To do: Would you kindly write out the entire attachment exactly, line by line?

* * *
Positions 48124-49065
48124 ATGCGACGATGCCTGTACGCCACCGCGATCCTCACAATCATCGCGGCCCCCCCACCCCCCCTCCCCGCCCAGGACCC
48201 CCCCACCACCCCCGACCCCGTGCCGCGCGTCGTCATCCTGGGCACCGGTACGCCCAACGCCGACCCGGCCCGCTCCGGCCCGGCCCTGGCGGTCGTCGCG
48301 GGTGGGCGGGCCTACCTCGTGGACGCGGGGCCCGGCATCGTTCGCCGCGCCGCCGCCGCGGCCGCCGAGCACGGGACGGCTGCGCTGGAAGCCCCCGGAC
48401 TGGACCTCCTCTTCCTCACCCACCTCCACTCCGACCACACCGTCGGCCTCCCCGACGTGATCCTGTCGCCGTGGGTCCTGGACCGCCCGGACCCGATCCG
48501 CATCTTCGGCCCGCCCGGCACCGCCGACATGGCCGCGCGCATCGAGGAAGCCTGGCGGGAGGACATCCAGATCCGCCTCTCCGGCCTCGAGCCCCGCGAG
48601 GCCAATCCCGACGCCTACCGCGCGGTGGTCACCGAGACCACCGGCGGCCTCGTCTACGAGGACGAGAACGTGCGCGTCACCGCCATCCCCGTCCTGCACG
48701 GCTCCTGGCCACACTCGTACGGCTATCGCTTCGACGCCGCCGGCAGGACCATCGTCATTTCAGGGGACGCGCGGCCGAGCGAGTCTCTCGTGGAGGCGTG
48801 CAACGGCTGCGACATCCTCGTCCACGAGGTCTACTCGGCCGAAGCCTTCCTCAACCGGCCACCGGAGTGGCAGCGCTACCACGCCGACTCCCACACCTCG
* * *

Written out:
Positions 48124-49065
48124 ATGCGACGATGCCTGTACGCCACCGCGATCCTCACAATCATCGCGGCCCCCCCACCCCCCCTCCCCGCCCAGGACCC
48201 CCCCACCACCCCCGACCCCGTGCCGCGCGTCGTCATCCTGGGCACCGGTACGCCCAACGCCGACCCGGCCCGCTCCGGCCCGGCCCTGGCGGTCGTCGCG
48301 GGTGGGCGGGCCTACCTCGTGGACGCGGGGCCCGGCATCGTTCGCCGCGCCGCCGCCGCGGCCGCCGAGCACGGGACGGCTGCGCTGGAAGCCCCCGGAC
48401 TGGACCTCCTCTTCCTCACCCACCTCCACTCCGACCACACCGTCGGCCTCCCCGACGTGATCCTGTCGCCGTGGGTCCTGGACCGCCCGGACCCGATCCG
48501 CATCTTCGGCCCGCCCGGCACCGCCGACATGGCCGCGCGCATCGAGGAAGCCTGGCGGGAGGACATCCAGATCCGCCTCTCCGGCCTCGAGCCCCGCGAG
48601 GCCAATCCCGACGCCTACCGCGCGGTGGTCACCGAGACCACCGGCGGCCTCGTCTACGAGGACGAGAACGTGCGCGTCACCGCCATCCCCGTCCTGCACG
48701 GCTCCTGGCCACACTCGTACGGCTATCGCTTCGACGCCGCCGGCAGGACCATCGTCATTTCAGGGGACGCGCGGCCGAGCGAGTCTCTCGTGGAGGCGTG
48801 CAACGGCTGCGACATCCTCGTCCACGAGGTCTACTCGGCCGAAGCCTTCCTCAACCGGCCACCGGAGTGGCAGCGCTACCACGCCGACTCCCACACCTCG